Chinchillas are rather shy rodents that are usually active during the night and at dusk and dawn. They have an energetic and playful character, are curious by nature, and love to explore new things and environments. Mental stimulation is at least as important as physical exercise. Therefore it is essential to offer a pet chinchilla various things to keep it entertained and thereby happy and healthy.
As a whole, an entertaining cage should be big enough for a chinchilla to play, run, jump, and climb. Toys chew toys, hiding places, shelves, and various platforms, regular sand baths, and regular new items in the cage will help to keep the pet entertained.
In the following, you will find many ideas on how to keep your chinchilla entertained and stimulated.
How do You Keep Chinchillas Stimulated?
Chinchillas can easily get bored. They are very energetic and active animals. This is why mental and physical stimulation is very important in order to keep your chinchilla happy and healthy.
Things such as hideouts, dust baths, chew toys, tunnels, various levels, hammocks to climb on, different types of hay in their diet, or a nice play area outside of the cage are things that entertain your chinchilla.
Here are a number of things that you can offer your chinchilla.
What Toys are the Best for Chinchillas?
Chinchillas love their dust baths. You can acquire a chinchilla sand bath in almost any pet store, or online. Do not buy bird sand instead, because it contains small shell pieces that can cut the chinchillas’ feet.
The dust bath (or sand bath) should not be available for the chinchillas at all times. It should not be inside the enclosure. If the chinchillas use it constantly, it might cause eye irritations and dryness. It’s best to offer your chinchilla a sand bath every day or every other day for 5 to 15 minutes under your supervision.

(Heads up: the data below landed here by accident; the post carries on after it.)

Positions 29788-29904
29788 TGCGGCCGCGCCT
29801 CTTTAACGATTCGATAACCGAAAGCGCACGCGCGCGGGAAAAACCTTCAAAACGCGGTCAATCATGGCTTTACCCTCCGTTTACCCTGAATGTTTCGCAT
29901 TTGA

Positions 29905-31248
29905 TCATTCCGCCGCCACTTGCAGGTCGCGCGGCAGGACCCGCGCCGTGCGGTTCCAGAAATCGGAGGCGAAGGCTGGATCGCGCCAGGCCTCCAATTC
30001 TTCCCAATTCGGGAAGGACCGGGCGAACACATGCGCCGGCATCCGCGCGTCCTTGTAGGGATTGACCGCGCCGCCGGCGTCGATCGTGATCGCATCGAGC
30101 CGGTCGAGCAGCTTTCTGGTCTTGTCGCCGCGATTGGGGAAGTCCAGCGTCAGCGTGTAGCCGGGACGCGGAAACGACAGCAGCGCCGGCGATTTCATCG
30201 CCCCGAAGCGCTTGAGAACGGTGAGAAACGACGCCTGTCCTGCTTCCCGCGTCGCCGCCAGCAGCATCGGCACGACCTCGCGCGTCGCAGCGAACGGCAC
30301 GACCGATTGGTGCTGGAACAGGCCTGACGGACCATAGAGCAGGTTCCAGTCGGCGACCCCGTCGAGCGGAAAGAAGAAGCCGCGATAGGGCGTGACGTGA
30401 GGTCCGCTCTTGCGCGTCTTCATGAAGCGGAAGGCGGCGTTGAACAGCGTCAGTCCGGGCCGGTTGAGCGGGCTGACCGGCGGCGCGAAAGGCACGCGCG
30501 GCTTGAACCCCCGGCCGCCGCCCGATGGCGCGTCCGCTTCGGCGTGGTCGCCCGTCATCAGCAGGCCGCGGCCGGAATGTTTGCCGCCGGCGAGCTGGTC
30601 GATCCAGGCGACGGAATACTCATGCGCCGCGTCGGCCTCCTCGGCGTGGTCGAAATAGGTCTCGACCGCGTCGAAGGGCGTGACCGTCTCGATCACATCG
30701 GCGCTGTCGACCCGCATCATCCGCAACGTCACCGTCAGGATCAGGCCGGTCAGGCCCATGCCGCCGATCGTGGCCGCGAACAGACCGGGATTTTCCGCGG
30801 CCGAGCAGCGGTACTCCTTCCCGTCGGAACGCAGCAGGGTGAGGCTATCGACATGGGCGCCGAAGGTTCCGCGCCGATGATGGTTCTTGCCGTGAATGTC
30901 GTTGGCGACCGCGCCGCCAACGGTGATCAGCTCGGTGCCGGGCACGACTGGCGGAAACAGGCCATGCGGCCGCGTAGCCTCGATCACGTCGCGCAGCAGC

You can use any bowl that is large enough. The chinchilla sand can be about 1 to 2 inches deep. Chinchillas love to roll around in the dust to clean their fur from any oil or dirt. They might urinate in the sand or leave some poop, which is totally normal and ok. You can let the sand run through a sieve and reuse it a few times. The sand should be exchanged at least once a week, no matter if there were any droppings in it, or not.
Since the chinchillas only use the sand bath under your supervision, you can use plastic bowls because they won’t chew on the bowl as long as they have to opportunity to sand bath instead.
If you are looking for good chinchilla dust, here is our recommendation. Oxbow offers high-quality dust for chinchillas.
The teeth of chinchillas continuously grow throughout their lives. This is why chewing on fiber, wood, and other materials is important for chinchillas. It helps them to keep their teeth at a healthy length and also supports their dental health.
Chew toys for chinchillas can be acquired in most pet stores. Make sure not to chew toys for other animals because the nutritious needs of chinchillas are different than those of many other rodents. A chew toy for a chinchilla is usually not a treat to eat, it is only something to gnaw on.
Great chew toys are wooden sticks, twigs, and branches made of safe types of wood such as kiln-dried pine, apple tree, or poplar. The wood has to be organic and not treated with any chemicals such as pesticides or herbicides.